Atlanta’s odds of luring Amazon’s second headquarters look better than I had expected before I visited the company’s Seattle hometown.
It was Amazon employees — most of them rank and file, none of whom believed they had any inside knowledge — who made me think Atlanta has a real chance.
And I don’t mean like in the movie “Dumb and Dumber,” where the beautiful woman pursued by Jim Carrey’s character leveled with him that his odds were maybe one in a million.
“So you’re telling me there’s a chance,” he says. “Yeah!”
I’m thinking Atlanta has a one in four shot among the 20 communities on the voluminous “short list” Amazon announced for HQ2.
Our greatest strength and most vexing weakness is our ability to attract tech talent.
On paper, Atlanta is an attractive option. We’re big enough (though less so than NYC or D.C.), connected (Amazon, meet the world’s busiest airport), accommodating and affordable. Our traffic stinks, but driving in some competing cities is pretty lousy, too. We’ll pony up enough incentives, though hopefully not so much that we’ll look like the saddest pair of teal loafers on the clearance rack.
Those are all important measures, but not the most crucial one, as became increasingly clear the more I learned in Seattle. Aside from political interference or a veto by Amazon founder Jeff Bezos, expect the company to put HQ2 in the place it thinks offers the best shot at hiring and keeping gobs of really smart recruits for years.
It wants a community with a rich supply of talented people and a big pipeline of new graduates. But Amazon also needs a community appealing enough to help it woo tens of thousands more from across the globe.
That’s enough out-of-towners to fill one of Delta’s 737s with fresh Amazon hires every three weeks … and continue at that pace for a decade.
Is Atlanta appealing enough to make that crucial cut?
I asked Amazon employees in and around the streets of Seattle. Those I met were originally from places such as Thailand, France, Pittsburgh, South Carolina, Southern California, Canada, Korea and Britain. Not one among the 15 or so was willing to be quoted by name.
If they had to leave Seattle, is there any reason they’d strongly oppose going to Atlanta if that’s where Amazon put a second headquarters?
Nope, they told me. All said they’d be open to Atlanta.
I pushed them a little harder.
Some in Georgia — including me — have wondered whether many young tech workers harbor negative impressions of the Deep South’s politics and racial baggage.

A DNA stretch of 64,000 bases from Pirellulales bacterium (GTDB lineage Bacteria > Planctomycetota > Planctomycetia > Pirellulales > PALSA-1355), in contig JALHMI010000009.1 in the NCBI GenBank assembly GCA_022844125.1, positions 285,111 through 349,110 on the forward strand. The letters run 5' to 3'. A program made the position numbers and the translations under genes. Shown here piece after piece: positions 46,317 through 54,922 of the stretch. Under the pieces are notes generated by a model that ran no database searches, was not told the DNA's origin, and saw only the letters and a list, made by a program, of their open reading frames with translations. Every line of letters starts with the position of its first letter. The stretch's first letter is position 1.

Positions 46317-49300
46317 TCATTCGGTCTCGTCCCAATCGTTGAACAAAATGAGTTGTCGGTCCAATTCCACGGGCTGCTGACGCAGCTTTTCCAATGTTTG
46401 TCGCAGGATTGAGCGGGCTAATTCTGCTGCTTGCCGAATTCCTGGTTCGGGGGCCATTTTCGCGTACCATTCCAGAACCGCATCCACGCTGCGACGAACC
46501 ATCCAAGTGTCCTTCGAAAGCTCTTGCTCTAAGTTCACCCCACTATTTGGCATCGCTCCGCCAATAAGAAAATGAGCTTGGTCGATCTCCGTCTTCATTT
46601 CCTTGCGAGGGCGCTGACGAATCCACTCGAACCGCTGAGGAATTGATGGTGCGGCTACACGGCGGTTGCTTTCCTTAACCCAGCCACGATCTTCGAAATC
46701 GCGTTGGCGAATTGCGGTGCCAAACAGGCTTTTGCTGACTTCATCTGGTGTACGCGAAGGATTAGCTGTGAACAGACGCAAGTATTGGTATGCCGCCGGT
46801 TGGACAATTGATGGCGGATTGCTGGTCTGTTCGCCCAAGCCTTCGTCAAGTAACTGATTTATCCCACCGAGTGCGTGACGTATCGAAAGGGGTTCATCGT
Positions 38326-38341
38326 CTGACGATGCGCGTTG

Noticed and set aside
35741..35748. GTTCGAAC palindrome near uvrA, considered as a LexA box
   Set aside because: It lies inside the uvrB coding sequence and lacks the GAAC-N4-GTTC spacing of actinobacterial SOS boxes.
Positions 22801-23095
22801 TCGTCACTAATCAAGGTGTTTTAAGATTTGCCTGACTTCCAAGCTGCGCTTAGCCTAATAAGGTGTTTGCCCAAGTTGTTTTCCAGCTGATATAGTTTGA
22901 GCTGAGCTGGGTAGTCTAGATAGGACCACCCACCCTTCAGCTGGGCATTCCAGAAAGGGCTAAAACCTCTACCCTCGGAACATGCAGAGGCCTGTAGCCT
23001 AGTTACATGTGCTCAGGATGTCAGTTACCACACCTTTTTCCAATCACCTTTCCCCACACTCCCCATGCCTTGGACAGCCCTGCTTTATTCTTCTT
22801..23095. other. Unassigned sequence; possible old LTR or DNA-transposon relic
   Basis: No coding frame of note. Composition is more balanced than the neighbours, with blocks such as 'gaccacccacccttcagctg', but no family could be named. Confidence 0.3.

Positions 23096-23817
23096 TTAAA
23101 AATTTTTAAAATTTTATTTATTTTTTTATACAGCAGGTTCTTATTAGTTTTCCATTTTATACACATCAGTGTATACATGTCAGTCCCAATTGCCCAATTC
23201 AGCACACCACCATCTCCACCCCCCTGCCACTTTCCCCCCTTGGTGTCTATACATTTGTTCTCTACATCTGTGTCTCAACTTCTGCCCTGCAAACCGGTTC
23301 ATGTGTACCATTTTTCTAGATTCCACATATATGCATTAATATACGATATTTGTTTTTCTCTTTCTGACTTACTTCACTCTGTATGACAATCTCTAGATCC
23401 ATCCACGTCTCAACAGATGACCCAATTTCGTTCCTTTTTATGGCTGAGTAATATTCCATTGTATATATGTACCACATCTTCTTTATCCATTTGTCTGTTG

And would some meaningful subset of liberal techies get wiggy about moving to a Red Red state? Or about the boneheaded things our politicians have done recently that made us look goofy?
But I didn’t hear any of those worries from the Amazon workers I spoke with.
They told me they assumed Atlanta is as welcoming and cosmopolitan as many large metro areas. Some had been in Atlanta or knew people who lived there and hadn’t heard anything worrisome.
My sample size was small, of course. And if Atlanta actually were chosen as Amazon’s headquarters, prospective employees would investigate a bit more, which could change their perceptions. (Hurry: someone hide Kasim Reed, Casey Cagle, Brian Kemp and I-285.)
I’m sure Amazon has a more sophisticated way to test short-list cities for potential employee appeal.
And worries remain.
Adrienne Hairston grew up in Douglasville, became a die-hard Atlanta Falcons fan, earned a Georgia Tech degree and now works is a senior project manager at Starbucks’ headquarters in Seattle.
She told me she hopes Amazon picks Atlanta for HQ2, but she said her friends in Seattle, including some who work at Amazon, would be apprehensive about living in Georgia.
“Georgia cannot stay out of the news,” she said. One conversation subject among her friends on the Left Coast: Georgia Lt. Gov. Casey Cagle opposing tax breaks for Atlanta’s own Delta Air Lines after it ended special travel discounts for NRA members.
They “think Atlanta is like ‘The Dukes of Hazzard.’ They thought I was a Southern belle.”
Amazon leaders are more sophisticated than that. They also are ruthlessly pragmatic and business focused.
It’s true the soft stuff and business-based decisions do intersect. Among Amazon’s HQ2 requirements is finding “a compatible cultural and community environment.”
Georgia’s legislators haven’t done us any favors on that front, such as when they proposed allowing adoption agencies to refuse placing kids with same-sex couples. A Washington Post story quoted an unnamed source who had toured with Amazon and said, “I just think Atlanta’s out.”
I’m not convinced.
Amazon plays the long ball. Georgia is more than the throw-away soundbites of politicians. Short-lived political stirs hopefully won’t be the deciding factor on multibillion-dollar, multidecade HQ2 decisions. (That’s different than somewhat longer-term moves, like the city of Seattle taxing companies on the number of employees they have.)
I’ve heard no Atlanta guarantees from Amazon officials. I didn’t even see a knowing wink when I was in Seattle.
But there’s reason to hope.
Matt McIlwain, is the managing director for a well-connected Seattle-based venture capital firm, Madrona Venture Group. In years past, he also was an executive for Atlanta-based Genuine Parts.
“I think Atlanta is one of the top candidates,” he told me, though he stressed he’s guessing.
Atlanta is near the top on several factors most crucial to Amazon, particularly availability of talent, infrastructure and public-private collaboration, McIlwain said. Also on his list are greater D.C., Boston and, to a lesser extent, Dallas.
One of the top four? I’ll take that.
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